Since Fearless Flotsam's conception two years ago business has "gone ballistic". Cornwall is full of people cooking up Poldark preserves and stringing pebbles together to make a living. But there is something about Fearless Flotsam's work that keeps the second-home-owning, Espace-driving breed of tourist queueing outside their workshop.

"It's about buying into a lifestyle," says Hazel Peiser, owner of Chiswick's Frivoli gallery. "Fearless Flotsam's work is particularly appealing because it is so natural and apparently simple to make. You look at the mobile and think, 'I could make that. I could get away from it all and live on the beach selling driftwood.' Of course, they are not easy to make at all and the last thing most of my customers actually want is to get cold, wet hands, wade in estuaries and have to pull nails out of rotting timbers. But it's a very romantic, appealing fantasy." Particularly for urbanites in the stress-ridden Nineties. According to Hazel, buying a bleached driftwood mirror simultaneously turns your bathroom into an Elle Decoration centrefold and hints of Cornish fishermen, woolly jumpers, easy parking and no worries. No wonder they sell well.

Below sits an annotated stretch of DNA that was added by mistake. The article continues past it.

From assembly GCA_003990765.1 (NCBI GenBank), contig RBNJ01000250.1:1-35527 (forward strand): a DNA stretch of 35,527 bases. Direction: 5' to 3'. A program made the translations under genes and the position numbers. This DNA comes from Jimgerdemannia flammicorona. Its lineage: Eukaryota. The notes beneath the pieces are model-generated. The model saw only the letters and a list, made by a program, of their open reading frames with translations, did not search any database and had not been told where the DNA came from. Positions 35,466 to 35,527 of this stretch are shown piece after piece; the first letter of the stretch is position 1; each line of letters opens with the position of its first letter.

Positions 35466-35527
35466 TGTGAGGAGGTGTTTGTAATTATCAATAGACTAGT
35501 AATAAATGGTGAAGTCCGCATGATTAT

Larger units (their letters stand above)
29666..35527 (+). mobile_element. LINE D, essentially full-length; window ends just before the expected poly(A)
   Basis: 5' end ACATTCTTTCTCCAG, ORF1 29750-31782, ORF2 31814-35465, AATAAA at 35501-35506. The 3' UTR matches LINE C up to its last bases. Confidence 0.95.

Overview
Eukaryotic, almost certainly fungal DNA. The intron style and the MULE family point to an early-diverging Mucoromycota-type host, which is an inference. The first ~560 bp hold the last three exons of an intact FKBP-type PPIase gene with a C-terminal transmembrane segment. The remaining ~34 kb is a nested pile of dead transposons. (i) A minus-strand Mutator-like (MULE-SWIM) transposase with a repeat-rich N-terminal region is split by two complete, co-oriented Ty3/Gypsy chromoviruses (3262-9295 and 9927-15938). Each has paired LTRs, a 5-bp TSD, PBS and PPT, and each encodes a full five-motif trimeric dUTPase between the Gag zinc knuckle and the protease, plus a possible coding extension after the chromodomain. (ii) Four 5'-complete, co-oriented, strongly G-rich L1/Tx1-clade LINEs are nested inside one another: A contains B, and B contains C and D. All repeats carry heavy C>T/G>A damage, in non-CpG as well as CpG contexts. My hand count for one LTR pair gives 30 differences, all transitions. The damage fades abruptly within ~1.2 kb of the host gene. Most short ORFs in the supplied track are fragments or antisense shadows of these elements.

So, is the beach combing life really all rosy cheeks and heart-deep contentment?

"Making a living in Cornwall isn't easy," says Rob. "Apart from seasonal jobs in cafes, and factory work for poor wages, employment prospects are pretty dire." Rob is Cornish; Nicki a Brummie. They met in Port Isaac,where Nicki was living in her parents' holiday cottage. Aside from a brief flirtation with Australia, they have lived together in Port Isaac ever since. They settled on becoming professional beach combers "to bring the beer and rent money in," and because they both love Cornwall and rummaging through seaweed.

Although not completely living the self sufficiency dream (Rob is fond of surf boards and Nicki had just splurged on a pair of "ridiculously expensive" pounds 50 shoes) they are passionate about rubbish - as you would expect from a member of Surfers Against Sewage and the inhabitants of a village which swells by 10,000 tourists every summer.